Capable Cordless Jigsaw
Cutting curves and scribed lines on a job site requires a jigsaw. From my original Elu to my current Bosch, I’ve always insisted on a barrel-grip model because it gives me better control than a top-handle model. I’ve often wished for a cordless jigsaw because they’re so fast to deploy, but the only versions I could find were top handled, so I’ve had to pull out another extension cord whenever I’ve needed my jigsaw. But with Bosch’s JS120BN barrel-grip cordless jigsaw, my cord-wrestling days could be over.
The 12v JS120BN weighs just over 31⁄2 lb. with a battery and is extremely compact. Given its small size, I was concerned that it would be underpowered, so I ran it through a gauntlet of tests to see if it could replace my corded jigsaw. First, I cut a series of arches in 3⁄4-in. plywood for a barrel-vault porch. Amazingly, I was able to make 10 of the arches on one battery charge. Next, I used the saw for making notch cuts around windows and obstructions while installing vertical cedar siding. The little saw performed flawlessly, and its small size, coupled with its minimal vibration, allowed for very accurate cuts. Finally, I tested the saw for cutting roof penetrations, a chore that has always made me wish I was untethered from a cord. In this case, I needed a 16-in. hole for a metal chimney. The little saw worked even better for this task than I could have hoped. It is as precise and functional as any corded jigsaw, and it has all the bells and whistles, too: toolless blade change, variable speed, and orbital cutting.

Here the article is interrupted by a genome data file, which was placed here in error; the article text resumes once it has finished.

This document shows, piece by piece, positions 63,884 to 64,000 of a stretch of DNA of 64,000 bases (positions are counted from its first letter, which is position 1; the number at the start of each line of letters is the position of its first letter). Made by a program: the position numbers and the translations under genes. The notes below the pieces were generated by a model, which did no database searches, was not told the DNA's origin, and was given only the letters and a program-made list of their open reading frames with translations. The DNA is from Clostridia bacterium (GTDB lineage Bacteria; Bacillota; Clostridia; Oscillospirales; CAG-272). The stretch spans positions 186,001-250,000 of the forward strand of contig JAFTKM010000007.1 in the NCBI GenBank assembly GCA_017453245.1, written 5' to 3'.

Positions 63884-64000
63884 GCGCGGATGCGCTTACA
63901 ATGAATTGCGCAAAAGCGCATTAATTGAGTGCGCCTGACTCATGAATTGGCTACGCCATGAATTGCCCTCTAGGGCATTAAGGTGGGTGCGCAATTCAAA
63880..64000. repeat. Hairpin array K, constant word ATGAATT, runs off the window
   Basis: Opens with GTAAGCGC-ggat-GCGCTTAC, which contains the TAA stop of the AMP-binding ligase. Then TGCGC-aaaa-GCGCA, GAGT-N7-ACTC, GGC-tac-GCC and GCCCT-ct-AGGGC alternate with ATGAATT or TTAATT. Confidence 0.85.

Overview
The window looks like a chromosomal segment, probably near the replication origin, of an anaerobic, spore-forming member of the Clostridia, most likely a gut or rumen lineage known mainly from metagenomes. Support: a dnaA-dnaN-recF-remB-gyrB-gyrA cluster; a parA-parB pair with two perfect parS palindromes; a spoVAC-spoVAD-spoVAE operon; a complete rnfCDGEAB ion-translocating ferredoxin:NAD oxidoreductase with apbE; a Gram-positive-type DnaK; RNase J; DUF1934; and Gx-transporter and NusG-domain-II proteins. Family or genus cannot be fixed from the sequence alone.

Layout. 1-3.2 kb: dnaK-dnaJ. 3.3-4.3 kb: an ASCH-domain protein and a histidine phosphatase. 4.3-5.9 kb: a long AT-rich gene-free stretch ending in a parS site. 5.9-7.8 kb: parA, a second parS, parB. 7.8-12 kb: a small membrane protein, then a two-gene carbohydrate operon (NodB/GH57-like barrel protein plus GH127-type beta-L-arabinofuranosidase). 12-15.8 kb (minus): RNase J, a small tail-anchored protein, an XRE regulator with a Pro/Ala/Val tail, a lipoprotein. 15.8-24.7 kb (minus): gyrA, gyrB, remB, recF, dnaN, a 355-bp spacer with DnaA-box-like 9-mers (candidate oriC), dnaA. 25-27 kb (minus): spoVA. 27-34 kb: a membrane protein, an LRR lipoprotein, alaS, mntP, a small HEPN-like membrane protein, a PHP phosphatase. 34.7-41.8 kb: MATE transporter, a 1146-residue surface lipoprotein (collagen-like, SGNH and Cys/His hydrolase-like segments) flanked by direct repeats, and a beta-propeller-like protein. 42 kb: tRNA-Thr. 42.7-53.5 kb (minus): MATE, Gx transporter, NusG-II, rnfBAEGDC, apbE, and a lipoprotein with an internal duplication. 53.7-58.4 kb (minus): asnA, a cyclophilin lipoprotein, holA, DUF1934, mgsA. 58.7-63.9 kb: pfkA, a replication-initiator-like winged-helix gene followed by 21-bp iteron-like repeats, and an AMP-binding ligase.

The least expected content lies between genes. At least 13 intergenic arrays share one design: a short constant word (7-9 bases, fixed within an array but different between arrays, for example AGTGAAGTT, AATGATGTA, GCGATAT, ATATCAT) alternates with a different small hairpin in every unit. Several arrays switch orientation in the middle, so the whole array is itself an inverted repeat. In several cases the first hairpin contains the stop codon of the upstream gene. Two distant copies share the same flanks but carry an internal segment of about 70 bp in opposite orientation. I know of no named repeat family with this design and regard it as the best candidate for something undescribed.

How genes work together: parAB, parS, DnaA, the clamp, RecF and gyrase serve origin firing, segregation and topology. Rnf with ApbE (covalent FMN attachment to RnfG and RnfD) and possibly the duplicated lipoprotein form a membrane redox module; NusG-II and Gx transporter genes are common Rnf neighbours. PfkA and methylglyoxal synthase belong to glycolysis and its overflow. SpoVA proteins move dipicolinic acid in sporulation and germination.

I do have one complaint. The jigsaw’s integral LED light requires the tool to be running before the light can be switched on. Fumbling with a running jigsaw is not my definition of safety, but I found it tolerable given the light’s utility. The JS120BN is currently sold as a bare tool for $112. A kit with two batteries, a charger, and a case is sold separately for $65.